By Nick Rattigan
Juan Wauters, former front man of the garage rock band The Beets, makes his debut as a solo artist with “N.A.P. North American Poetry.” The album is defined by Wauters broken, yet strangely enjoyable, English and his memorable acoustic Spanish guitar to create simple, yet addictive pop songs.
Think: A Wes Anderson soundtrack set in Barcelona. N.A.P. was released on Captured Tracks, a record label that has dominated the indie music scene for the last five years. Whether it is the 80s dream-pop of Wild Nothings or the post-punk indie divas DIIV, Captured Tracks has always been best at finding the most unique talent defining the indie genre.
The great thing about “N.A.P.” is how Wauters effectively differentiates himself from most of the label’s synth-pop sound. He aligns himself more with music heartthrob and labelmate Mac DeMarco, bringing another soothing and contextual pop singer into the label’s discography.
Only, instead DeMarco sings sweet nothings, while Wauters adds a cultural touch of rich Spanish guitar riffs and endearing lyrics. Lead single “Sanity or Not,” is an incredibly addicting piece of garage rock magic, but the true soul of “N.A.P.” shines on the track “Water,” an acoustic guitar driven ballad accompanied by Wauter’s signature basic lyricism.
Singing, “Do I belong? Who is it that I am? What is it that I am for?” does not necessarily redefine the art of songwriting, but he still picks at the emotions no one wants to think about. Through sentiments like this, N.A.P. encapsulates the beauty of simplicity in pop music, and simplicity is bliss.
Nick Rattigan can be reached at email@example.com.
By Conor Ploeger
St. Vincent’s Annie Clark has spent the last seven years radically evolving and changing her style, both physically and musically. At the same time, she has built upon the unique and exciting brand of indie pop that made her noteworthy in the first place, something her peers in independent music have struggled with for sometime.
For her fourth, self-titled album, the unique singer has made her most upbeat album, and one of her best to date. “St. Vincent’s” opener “Rattlesnake” introduces listeners to the more upbeat nature of the record,while examining the topic of mortality via her encounter with a rattlesnake while alone in the Texas wilderness.
Clark also further proves her ability as a guitarist with lead single “Birth in Reverse,” in which the self-taught musician’s ability dominates the track. Throughout the album, Clark is able to transition from peak Madonna-like 80s ballads such as the record’s “I Prefer Your Love” and the experimental Talking Headsesque dance numbers in “Digital Witness,” with amazing confidence.
St. Vincent’s analysis of humanity in the digital age is a recurring lyrical theme, but despite the lofty topic, it never comes off as overbearing. Clark is able to examine our new-found fixation with our devices, while not being too critical of the topic, like Arcade Fire’s “Reflektor.”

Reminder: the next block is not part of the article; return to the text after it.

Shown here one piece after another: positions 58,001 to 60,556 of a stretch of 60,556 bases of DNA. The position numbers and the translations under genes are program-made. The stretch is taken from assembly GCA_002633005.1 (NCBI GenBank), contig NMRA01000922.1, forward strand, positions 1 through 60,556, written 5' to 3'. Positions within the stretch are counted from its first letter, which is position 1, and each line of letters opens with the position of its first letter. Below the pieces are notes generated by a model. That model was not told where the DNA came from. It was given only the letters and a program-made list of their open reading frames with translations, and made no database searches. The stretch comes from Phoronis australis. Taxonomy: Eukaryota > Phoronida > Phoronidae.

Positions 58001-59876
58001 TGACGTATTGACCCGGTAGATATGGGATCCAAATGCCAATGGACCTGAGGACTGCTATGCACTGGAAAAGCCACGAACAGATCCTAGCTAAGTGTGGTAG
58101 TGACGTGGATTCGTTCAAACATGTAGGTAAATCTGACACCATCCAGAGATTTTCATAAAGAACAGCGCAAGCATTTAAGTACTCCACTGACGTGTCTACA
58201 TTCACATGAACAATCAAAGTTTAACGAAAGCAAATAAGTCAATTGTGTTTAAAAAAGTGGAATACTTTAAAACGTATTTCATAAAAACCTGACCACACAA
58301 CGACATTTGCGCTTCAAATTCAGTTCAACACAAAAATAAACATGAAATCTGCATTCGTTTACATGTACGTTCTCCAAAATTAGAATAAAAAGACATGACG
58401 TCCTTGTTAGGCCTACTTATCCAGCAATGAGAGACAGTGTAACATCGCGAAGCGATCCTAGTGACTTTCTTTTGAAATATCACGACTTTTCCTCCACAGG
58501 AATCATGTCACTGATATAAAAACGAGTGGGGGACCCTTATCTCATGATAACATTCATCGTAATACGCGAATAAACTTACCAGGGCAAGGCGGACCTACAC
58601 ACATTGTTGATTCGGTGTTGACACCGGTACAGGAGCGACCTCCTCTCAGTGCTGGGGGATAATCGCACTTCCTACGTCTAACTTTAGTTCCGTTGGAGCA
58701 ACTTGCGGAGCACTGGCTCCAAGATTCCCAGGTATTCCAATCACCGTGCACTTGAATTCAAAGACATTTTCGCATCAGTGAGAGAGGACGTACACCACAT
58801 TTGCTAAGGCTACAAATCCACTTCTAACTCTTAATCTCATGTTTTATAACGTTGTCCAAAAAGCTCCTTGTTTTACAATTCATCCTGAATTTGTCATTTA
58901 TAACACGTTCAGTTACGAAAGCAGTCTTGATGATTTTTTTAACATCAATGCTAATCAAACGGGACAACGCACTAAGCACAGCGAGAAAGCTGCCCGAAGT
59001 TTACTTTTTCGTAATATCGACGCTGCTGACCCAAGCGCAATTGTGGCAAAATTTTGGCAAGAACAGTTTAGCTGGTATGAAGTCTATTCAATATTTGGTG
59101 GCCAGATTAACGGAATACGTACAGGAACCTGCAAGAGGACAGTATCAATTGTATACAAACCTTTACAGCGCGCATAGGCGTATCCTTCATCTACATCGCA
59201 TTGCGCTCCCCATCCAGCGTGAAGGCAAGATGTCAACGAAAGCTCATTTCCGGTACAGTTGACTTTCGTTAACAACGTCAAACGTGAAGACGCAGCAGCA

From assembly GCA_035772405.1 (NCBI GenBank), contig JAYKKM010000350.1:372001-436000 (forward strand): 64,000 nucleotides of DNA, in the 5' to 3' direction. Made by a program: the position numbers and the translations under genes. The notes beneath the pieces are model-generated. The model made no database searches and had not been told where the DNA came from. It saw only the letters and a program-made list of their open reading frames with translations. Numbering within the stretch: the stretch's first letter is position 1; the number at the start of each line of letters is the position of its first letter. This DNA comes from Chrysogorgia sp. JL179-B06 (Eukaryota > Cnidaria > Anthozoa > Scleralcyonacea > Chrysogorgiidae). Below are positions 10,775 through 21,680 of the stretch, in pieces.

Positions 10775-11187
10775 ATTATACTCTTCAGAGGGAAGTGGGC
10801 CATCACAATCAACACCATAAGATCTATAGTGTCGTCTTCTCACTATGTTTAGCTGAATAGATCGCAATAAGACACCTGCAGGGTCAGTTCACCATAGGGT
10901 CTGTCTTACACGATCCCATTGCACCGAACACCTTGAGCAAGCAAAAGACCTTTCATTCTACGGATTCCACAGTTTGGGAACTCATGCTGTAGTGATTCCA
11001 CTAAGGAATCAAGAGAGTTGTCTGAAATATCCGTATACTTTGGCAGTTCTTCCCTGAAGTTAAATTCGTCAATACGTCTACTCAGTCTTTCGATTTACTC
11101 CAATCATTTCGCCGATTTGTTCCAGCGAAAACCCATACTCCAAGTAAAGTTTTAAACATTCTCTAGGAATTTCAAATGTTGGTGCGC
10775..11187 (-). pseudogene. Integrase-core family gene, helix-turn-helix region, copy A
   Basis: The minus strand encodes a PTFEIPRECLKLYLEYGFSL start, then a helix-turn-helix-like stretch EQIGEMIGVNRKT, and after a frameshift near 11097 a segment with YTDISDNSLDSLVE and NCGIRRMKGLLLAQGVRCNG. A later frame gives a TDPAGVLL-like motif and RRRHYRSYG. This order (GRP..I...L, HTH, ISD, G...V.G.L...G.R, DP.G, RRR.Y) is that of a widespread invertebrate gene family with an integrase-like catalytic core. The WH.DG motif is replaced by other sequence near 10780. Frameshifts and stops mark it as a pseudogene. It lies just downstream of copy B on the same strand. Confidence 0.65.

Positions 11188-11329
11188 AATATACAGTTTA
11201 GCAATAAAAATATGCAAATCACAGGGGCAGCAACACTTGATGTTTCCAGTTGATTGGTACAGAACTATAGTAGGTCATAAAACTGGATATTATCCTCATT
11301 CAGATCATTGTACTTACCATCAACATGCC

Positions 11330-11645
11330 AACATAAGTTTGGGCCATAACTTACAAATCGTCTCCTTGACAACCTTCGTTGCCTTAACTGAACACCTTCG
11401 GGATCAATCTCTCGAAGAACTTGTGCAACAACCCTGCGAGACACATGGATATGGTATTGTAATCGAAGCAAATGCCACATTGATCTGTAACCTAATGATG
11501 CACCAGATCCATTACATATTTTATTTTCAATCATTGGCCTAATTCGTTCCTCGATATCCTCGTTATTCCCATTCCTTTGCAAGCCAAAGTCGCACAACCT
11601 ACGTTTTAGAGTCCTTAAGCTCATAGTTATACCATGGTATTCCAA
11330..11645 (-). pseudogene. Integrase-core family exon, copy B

When it’s so easy for someone to blend different genres so seamlessly, it can be hard not to just gape in awe. While her intellectual songwriting and dense song structures can be a bit overwhelming for the casual ear, St. Vincent’s latest proves that she’s one of the strongest artists in today’s pop scene. Conor
Ploeger can be reached at firstname.lastname@example.org.
By Luke Keck
Quincy Hanley, better known by his moniker ScHoolboy Q, made an intense entrance into the hip-hop scene with his major label debut, “Oxymoron.”
The record has enjoyed a great deal of critical acclaim, and after a brief listen, it isn’t hard to see why. “Oxymoron” is packed with a variety of different sounds and influences from various rap subgenres.
Q offers several uplifting tracks, such as “Collard Greens” and “Hell of a Night,” as well as the bass-beating “Fuck LA” and “Los Awesome,” which Q described in an interview as a song that his “gang-banger [fans] could… identify to.”
ScHoolboy Q also channels the dark, berserk sound of Odd Future in the siren-backed track “The Purge,” which is complemented by a gritty hook from Tyler the Creator and a savage verse from Kurupt.
That said, “Oxymoron” provides much more than club bangers and talented features; in the biographical track “Hoover Street,” Hanley provides listeners with an uncensored look into his poverty-ridden background, writing especially poignant lines concerning his devoted grandmother and his abusive, drug addicted uncle.
Similarly, Q softens hearts in his lament-filled drug ballad, “Prescription-Oxymoron,” in which he explores his failures as a father with subtle, but heart-string tugging cries by his daughter, pleading, “Wake up, daddy!”
ScHoolboy Q’s debut in the major rap scene parades his proficiency as an artist, not only from his solo hits on “Oxymoron,” but also through his ability to stand in the face of Kendrick Lamar’s bilingual verse on the marijuana anthem, “Collard Greens,” as well as his seamless companionship with Tyler the Creator, Raekwon and SZA.
Luke Keck can be reached at email@example.com.